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Attention Manipulation and Information Overload

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  • Persson, Petra

    (Stanford University)

Abstract

When a decision-maker’s attention is limited, her decisions depend on what she focuses on. This gives interested parties an incentive to manipulate not only the substance of communication but also the decision-maker’s attention allocation. This paper models such attention manipulation. In its presence, competitive information supply can reduce the decision-maker’s knowledge by causing information overload. Further, a single information provider may deliberately induce information overload to conceal information. These findings, pertinent to consumer protection, suggest a role for rules that restrict communication, mandate not only the content but also the format of disclosure, and regulate product design.

Suggested Citation

  • Persson, Petra, 2013. "Attention Manipulation and Information Overload," Working Paper Series 995, Research Institute of Industrial Economics.
  • Handle: RePEc:hhs:iuiwop:0995
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    References listed on IDEAS

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    Cited by:

    1. Allred, Sarah & Duffy, Sean & Smith, John, 2016. "Cognitive load and strategic sophistication," Journal of Economic Behavior & Organization, Elsevier, vol. 125(C), pages 162-178.
    2. Persson, Petra, 2018. "Attention manipulation and information overload," Behavioural Public Policy, Cambridge University Press, vol. 2(1), pages 78-106, May.
    3. Timothy J. Richards & Gordon J. Klein & Celine Bonnet & Zohra Bouamra-Mechemache, 2020. "Strategic Obfuscation and Retail Pricing," Review of Industrial Organization, Springer;The Industrial Organization Society, vol. 57(4), pages 859-889, December.
    4. Arbatskaya, Maria & Aslam, Maria Vyshnya, 2018. "Liability or labeling? Regulating product risks with costly consumer attention," Journal of Economic Behavior & Organization, Elsevier, vol. 154(C), pages 238-252.
    5. Johannes Abeler & Simon Jäger, 2013. "Complex Tax Incentives - An Experimental Investigation," CESifo Working Paper Series 4231, CESifo.
    6. Pedro Bordalo & Nicola Gennaioli & Andrei Shleifer, 2016. "Competition for Attention," Review of Economic Studies, Oxford University Press, vol. 83(2), pages 481-513.
    7. Sergei Mikhalishchev, 2020. "Optimal Menu when Agents Make Mistakes," CERGE-EI Working Papers wp670, The Center for Economic Research and Graduate Education - Economics Institute, Prague.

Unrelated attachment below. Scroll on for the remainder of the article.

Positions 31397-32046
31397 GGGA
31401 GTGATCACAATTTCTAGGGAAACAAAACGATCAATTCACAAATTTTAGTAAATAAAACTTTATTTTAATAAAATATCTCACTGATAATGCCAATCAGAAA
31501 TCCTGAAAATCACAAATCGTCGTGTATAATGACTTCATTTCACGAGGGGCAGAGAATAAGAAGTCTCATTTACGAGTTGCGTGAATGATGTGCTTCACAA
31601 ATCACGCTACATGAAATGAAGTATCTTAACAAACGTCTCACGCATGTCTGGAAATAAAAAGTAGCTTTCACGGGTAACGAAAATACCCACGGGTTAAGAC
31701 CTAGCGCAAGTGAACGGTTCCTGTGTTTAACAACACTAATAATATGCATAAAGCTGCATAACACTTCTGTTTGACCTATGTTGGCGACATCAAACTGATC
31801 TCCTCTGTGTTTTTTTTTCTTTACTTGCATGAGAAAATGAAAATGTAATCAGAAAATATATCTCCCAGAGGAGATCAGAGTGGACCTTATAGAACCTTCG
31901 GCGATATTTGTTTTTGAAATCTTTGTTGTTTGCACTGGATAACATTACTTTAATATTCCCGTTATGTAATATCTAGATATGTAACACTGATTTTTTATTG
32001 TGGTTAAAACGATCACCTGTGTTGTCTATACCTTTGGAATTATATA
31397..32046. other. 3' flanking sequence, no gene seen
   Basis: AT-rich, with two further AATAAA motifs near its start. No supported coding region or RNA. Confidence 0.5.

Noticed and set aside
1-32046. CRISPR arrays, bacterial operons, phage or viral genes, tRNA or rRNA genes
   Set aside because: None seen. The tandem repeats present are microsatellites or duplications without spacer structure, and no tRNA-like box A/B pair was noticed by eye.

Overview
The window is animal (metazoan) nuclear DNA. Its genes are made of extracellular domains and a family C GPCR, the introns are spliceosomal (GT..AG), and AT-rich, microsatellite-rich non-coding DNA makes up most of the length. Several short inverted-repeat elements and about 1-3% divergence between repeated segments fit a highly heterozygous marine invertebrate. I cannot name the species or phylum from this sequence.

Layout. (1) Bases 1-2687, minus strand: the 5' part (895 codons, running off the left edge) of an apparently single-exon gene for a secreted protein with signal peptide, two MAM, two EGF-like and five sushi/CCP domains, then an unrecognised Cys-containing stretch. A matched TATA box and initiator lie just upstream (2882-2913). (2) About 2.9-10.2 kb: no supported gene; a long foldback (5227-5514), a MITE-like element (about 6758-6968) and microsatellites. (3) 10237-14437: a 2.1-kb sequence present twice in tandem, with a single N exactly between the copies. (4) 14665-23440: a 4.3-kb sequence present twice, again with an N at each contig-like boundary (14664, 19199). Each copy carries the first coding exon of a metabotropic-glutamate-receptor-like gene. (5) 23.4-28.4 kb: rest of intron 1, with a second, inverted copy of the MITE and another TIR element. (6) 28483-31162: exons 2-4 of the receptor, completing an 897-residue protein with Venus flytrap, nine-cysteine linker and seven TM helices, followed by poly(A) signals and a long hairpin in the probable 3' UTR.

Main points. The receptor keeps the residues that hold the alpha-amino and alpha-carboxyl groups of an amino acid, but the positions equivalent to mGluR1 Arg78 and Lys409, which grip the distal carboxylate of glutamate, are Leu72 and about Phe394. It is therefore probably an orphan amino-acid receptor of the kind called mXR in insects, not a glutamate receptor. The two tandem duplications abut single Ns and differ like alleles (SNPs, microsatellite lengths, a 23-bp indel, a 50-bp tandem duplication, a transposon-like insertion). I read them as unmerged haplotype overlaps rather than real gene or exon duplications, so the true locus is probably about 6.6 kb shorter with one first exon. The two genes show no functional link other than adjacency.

8. Michael Grubb, 2015. "Behavioral Consumers in Industrial Organization: An Overview," Review of Industrial Organization, Springer;The Industrial Organization Society, vol. 47(3), pages 247-258, November.
    9. Michael D. Grubb, 2015. "Behavioral Consumers in Industrial Organization," Boston College Working Papers in Economics 879, Boston College Department of Economics.
    10. Matteo Migheli & Giovanni Battista Ramello, 2018. "The market of academic attention," Scientometrics, Springer;Akadémiai Kiadó, vol. 114(1), pages 113-133, January.
    11. Moshe Maor, 2020. "Policy over- and under-design: an information quality perspective," Policy Sciences, Springer;Society of Policy Sciences, vol. 53(3), pages 395-411, September.
    12. Arve, Malin & Honryo, Takakazu, 2015. "Delegation and Communication," Discussion Paper Series of SFB/TR 15 Governance and the Efficiency of Economic Systems 524, Free University of Berlin, Humboldt University of Berlin, University of Bonn, University of Mannheim, University of Munich.
    13. Duffy, Sean & Smith, John, 2014. "Cognitive load in the multi-player prisoner's dilemma game: Are there brains in games?," Journal of Behavioral and Experimental Economics (formerly The Journal of Socio-Economics), Elsevier, vol. 51(C), pages 47-56.
    14. Prato, Carlo & Wolton, Stephane, 2013. "Rational Ignorance, Elections, and Reform," MPRA Paper 68638, University Library of Munich, Germany, revised 10 Dec 2015.
    15. Inderst, Roman & Obradovits, Martin, 2015. "Too Much Attention on Low Prices? Loss Leading in a Model of Sales with Salient Thinkers," CEPR Discussion Papers 10813, C.E.P.R. Discussion Papers.
    16. Giuseppe Pernagallo & Benedetto Torrisi, 2019. "A Theory of Information overload applied to perfectly efficient financial markets," Papers 1904.03726, arXiv.org.
    17. Hefti, Andreas, 2018. "Limited attention, competition and welfare," Journal of Economic Theory, Elsevier, vol. 178(C), pages 318-359.

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    More about this item

    Keywords

    Communication; Information Overload; Limited Attention; Persuasion; Disclosure; Complexity; Consumer Protection; Salience;
    All these keywords.

    JEL classification:

    • D18 - Microeconomics - - Household Behavior - - - Consumer Protection
    • D82 - Microeconomics - - Information, Knowledge, and Uncertainty - - - Asymmetric and Private Information; Mechanism Design
    • D83 - Microeconomics - - Information, Knowledge, and Uncertainty - - - Search; Learning; Information and Knowledge; Communication; Belief; Unawareness
    • M38 - Business Administration and Business Economics; Marketing; Accounting; Personnel Economics - - Marketing and Advertising - - - Government Policy and Regulation

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